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15 October 2014
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The radio that walked as well as talked!

by BBC Southern Counties Radio

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Contributed by 
BBC Southern Counties Radio
People in story: 
John Windmill and family
Location of story: 
Norwood, London
Background to story: 
Article ID: 
Contributed on: 
01 June 2005

I was five years old when the war started. My family and I lived on the ground floor of a three-storey, six-bedroom house in Norwood, near Crystal Palace. Like many others, I’m sure, my most vivid memory is of the bombing.

I think it was the winter of 1940 when, one evening, we heard the air raid warning go off. The bombing started almost immediately and we couldn’t get down to the shelter quick enough, so we all went under the stairs, which was quite a common thing during the war.

A massive bomb dropped in the back gardens of several four-storey houses, only about five hundred yards from our house. They were completely blown apart; there was nothing left in the morning, just a huge crater, everything had gone.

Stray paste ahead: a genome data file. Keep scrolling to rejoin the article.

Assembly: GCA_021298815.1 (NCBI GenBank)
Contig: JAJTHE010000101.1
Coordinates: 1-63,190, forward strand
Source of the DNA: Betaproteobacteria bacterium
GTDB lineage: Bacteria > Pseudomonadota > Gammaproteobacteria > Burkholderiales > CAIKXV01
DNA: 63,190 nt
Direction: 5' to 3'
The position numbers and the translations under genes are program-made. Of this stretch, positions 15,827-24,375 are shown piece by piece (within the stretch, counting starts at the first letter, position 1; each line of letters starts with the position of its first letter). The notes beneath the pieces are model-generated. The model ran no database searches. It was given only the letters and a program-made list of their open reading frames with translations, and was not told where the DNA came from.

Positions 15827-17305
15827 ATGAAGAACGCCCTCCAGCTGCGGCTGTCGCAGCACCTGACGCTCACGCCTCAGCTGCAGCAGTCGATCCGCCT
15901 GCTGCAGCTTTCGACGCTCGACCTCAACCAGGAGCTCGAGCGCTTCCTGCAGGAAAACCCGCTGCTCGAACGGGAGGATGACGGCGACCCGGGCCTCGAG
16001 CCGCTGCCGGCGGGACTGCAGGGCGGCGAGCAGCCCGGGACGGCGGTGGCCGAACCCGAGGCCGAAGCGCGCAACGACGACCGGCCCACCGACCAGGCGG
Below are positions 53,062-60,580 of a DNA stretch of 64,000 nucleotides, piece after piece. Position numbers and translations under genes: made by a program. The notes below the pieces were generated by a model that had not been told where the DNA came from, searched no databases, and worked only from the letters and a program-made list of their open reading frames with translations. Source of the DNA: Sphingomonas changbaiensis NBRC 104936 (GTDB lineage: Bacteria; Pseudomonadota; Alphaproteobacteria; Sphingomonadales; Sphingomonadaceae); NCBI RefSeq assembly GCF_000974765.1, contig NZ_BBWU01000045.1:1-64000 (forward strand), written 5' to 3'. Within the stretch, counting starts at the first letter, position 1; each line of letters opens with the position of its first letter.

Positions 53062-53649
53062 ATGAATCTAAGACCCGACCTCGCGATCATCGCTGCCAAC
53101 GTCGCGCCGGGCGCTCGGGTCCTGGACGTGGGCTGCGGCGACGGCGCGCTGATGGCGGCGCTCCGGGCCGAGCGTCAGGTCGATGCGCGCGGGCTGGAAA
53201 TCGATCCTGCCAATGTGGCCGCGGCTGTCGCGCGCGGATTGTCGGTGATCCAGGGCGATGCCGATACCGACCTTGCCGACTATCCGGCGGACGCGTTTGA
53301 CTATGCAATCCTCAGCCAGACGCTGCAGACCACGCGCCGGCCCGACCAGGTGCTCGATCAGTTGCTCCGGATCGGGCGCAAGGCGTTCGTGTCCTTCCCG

We had a battery radio, and the blast took it off the sideboard and across the living room floor to the doorway. It went through the doorway, performed an L-shape turn, and rattled down the hall. It finally came to a rest on the doormat inside the front door.

My father picked it up, and all that was broken on it was a bit of the veneer was chipped. He put it back on the sideboard, connected it up, and it worked fine!

The living room door had been blown off by the blast. We were told, “You’ve got to have a door there.” But my Dad couldn’t find an internal door, all he could find was a front door. So for the rest of the war our living room had a street door, with a knocker on it. Every time we went in the living room we knocked the knocker!

This story was submitted to the People's War site by Steve Gothard on behalf of John Windmill, and has been added to the site with his permission. John fully understands the site's terms and conditions.

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